I went into labor early at 6months and i delivered my first born son. He passed an hour after i delivered him. I was asked in the hospital while under this devasting sadness of losing my son, no worries we are here for you and we know what your going thru and we can take care of everything.  I signed papers under that duress not know that i was signed over the rights to my son to the state to bury him. When i arrived home and started to talk about the buriel, we called the hospital and asked and they said we gave consent to have the state bury him. I was devastated and tried to reach them to explain that i signed papers in a emotional state and they said they were sorry. So for years this has tormented me not having my sons ashes. How can i go about getting his ashes. I have the cemetary he was taken to but i cant bring myself to hearing they cant do anything for me. This is why id rather ask an expert before going over there. Thank you hope to hear from you. I live in NJ

I would simply go to the cemetery and tell them you've decided to keep the ashes at home. I suspect they will be sympathetic. If they give you a hard time, you can go to Probate Court without a lawyer and explain the problem. There is a federal court case that declares that the family has a right to the body for the purpose of burial and mourning--Whaley vs. County of Tuscola.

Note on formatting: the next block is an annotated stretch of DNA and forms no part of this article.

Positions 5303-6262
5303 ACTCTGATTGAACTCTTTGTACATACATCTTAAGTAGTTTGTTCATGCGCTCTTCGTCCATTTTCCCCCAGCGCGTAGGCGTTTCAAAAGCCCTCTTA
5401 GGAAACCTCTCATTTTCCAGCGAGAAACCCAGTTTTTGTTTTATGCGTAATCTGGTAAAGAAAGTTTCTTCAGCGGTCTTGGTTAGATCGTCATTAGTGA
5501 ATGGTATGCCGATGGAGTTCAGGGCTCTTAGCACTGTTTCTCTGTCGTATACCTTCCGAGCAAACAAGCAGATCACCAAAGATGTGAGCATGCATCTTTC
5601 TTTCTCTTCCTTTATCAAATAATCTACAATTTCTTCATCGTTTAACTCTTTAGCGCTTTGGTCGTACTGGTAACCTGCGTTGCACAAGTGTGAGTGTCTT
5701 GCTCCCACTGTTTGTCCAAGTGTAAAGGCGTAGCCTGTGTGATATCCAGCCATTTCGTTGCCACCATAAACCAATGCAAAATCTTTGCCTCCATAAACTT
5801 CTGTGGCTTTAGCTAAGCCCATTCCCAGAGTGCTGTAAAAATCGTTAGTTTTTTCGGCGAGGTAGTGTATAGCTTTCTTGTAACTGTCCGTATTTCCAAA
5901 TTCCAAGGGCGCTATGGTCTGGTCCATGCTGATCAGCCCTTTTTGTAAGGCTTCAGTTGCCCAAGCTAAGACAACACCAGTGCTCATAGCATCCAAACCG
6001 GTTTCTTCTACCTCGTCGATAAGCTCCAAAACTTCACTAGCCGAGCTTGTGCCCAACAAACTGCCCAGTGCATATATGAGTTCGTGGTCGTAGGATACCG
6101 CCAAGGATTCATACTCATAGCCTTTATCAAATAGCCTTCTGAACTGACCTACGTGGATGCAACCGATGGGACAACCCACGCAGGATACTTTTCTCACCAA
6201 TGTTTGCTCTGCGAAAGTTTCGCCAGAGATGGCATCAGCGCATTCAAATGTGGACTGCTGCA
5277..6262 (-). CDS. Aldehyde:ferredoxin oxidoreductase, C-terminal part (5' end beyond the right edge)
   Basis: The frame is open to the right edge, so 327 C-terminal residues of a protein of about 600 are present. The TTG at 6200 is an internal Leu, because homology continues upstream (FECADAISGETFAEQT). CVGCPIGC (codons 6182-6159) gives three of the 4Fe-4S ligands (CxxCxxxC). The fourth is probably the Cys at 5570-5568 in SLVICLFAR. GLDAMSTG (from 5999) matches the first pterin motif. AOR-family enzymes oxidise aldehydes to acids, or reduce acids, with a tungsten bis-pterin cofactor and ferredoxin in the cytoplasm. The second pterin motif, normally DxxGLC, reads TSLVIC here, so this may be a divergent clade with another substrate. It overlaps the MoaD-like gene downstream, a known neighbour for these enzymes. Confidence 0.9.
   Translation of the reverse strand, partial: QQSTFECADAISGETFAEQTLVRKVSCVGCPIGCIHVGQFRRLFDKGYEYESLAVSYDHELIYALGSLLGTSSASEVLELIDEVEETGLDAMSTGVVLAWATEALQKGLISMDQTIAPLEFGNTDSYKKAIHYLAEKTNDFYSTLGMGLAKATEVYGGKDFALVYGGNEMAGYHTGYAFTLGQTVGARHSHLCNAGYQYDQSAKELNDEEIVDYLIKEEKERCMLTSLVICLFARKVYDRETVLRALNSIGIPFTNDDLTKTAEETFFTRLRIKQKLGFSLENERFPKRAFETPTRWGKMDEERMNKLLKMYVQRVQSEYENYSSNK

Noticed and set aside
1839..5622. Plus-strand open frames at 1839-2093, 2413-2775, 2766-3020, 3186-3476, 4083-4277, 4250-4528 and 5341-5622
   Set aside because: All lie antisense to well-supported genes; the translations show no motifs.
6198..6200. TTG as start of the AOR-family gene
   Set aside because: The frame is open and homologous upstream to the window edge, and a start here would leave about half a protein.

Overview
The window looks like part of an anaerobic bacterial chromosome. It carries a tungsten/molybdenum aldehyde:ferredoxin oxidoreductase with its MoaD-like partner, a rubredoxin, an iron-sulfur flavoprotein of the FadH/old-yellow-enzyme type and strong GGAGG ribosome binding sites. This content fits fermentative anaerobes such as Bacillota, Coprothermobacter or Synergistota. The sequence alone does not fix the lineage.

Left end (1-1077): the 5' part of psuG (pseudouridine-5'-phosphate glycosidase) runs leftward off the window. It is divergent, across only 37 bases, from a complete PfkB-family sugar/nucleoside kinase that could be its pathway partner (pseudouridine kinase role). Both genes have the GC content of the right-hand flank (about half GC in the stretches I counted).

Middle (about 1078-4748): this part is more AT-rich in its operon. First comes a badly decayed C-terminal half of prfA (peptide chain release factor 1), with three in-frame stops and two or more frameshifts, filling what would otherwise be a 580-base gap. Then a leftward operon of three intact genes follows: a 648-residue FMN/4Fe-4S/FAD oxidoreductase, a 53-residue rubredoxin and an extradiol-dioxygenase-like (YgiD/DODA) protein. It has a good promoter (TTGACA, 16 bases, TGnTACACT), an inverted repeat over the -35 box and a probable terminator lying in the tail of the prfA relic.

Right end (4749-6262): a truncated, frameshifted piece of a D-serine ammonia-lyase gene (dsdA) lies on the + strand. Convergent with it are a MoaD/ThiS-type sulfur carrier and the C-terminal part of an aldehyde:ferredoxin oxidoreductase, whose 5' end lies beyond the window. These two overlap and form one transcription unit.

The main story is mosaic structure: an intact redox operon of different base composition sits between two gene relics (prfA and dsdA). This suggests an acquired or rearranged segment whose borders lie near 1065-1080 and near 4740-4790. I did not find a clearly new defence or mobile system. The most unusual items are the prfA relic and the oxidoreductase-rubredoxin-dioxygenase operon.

I am guessing that the hospital tho't it was doing you a favor if you didn't have the money for a cremation.


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Lisa Carlson


Funeral Law. Having written a 512-page book on funeral law for consumers with state-by-state information, I am very conversant with consumer rights in this regard: What are the laws on disposition of cremated remains? Is embalming required? Do I have to use a funeral home? Can I have a home wake? Is it a state law to buy a vault? I prepaid for a funeral but changed my mind. They won`t give me all my money back. What can I do? . . . If you have an immediate need for information because a death has just occurred or is about to occur, you may call me at 802-482-6021.


I have monitored the funeral industry on behalf of consumers for over 20 years. I have been a guest speaker to funeral trade organizations, consumer workshops, and social service professionals. I am regularly consulted by lawyers and legislators as well as journalists.

Funeral Ethics Organization ( Funeral Consumers Alliance (

Caring for Your Own Dead (1987) Caring for the Dead: Your Final Act of Love (1998) I Died Laughing: Funeral Education with a Light Touch (2001) Final Rights: Reclaiming the American Way of Death (2011) with co-author Joshua Slocum

Masters degree in Administration and Special Education

Past/Present Clients
Available as an expert witness for funeral-related court cases.

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